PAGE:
These are adjustments that they essentially need someone to be done, someone to be doing it onto you, there is no way you can do that to yourself. In addition to this program that is foolproof, there’s also good reason to every few months, just check in to your sacrum and make sure it’s in place and staying in place, because once the sacrum is destabilized, it has the tendency to shift and that could be happening from sitting in a car, it could happen from any number of things that we do in our daily life and nothing to do and really need to we could have stopped or helped and so the sacrum is out of the place and we’re going to require to put it back in every so often.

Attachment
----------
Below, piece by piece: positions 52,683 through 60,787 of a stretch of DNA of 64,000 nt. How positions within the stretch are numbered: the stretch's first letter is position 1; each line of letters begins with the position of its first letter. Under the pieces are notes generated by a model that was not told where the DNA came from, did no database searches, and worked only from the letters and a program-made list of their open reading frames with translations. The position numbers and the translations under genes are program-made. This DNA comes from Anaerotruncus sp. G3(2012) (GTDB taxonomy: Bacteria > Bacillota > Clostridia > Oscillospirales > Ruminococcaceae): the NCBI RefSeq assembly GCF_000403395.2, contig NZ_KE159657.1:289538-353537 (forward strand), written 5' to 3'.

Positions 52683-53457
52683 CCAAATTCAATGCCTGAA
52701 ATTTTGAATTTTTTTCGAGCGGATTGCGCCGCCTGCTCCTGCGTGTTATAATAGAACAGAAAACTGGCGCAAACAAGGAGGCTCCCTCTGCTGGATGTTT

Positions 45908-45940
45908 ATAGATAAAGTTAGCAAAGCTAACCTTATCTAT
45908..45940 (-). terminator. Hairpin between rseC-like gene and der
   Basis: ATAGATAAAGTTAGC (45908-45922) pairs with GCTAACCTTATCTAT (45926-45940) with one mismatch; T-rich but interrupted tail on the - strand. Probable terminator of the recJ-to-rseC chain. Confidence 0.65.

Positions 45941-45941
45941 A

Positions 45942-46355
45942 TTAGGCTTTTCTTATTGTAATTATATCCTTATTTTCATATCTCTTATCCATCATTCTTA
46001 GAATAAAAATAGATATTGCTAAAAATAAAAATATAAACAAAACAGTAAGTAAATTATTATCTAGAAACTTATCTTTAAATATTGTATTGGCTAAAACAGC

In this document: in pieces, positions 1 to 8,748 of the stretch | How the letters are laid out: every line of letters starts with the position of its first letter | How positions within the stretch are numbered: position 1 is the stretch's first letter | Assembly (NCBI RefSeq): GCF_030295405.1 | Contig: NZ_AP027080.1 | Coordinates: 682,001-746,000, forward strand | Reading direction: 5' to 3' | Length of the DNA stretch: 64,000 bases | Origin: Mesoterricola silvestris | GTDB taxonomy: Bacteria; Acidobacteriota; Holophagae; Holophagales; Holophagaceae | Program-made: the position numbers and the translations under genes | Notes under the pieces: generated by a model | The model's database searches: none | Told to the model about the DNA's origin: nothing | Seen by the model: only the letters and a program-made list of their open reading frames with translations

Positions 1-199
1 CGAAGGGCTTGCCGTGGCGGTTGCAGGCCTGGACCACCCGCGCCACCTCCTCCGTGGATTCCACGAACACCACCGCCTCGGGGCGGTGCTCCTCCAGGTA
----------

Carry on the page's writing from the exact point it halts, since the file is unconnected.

So sacroiliac joint gets overstressed in forwardbending, the worst culprit is the adjustments to forward bending, once the sacroiliac joint and the lower back pain exists already then all forward bending has to be eliminated because it’s going to stress out, the sacroiliac joint even more is going to continue to stretch it open, continue to destabilize it and continue to not allow it to reform.
The sacroiliac joint will heal after many years. It will heal itself, it is just a much slower process than we would like. Luckily for us we don’t really mind how long the sacroiliac joint takes to heal because we accomplished a pain-free existence immediately.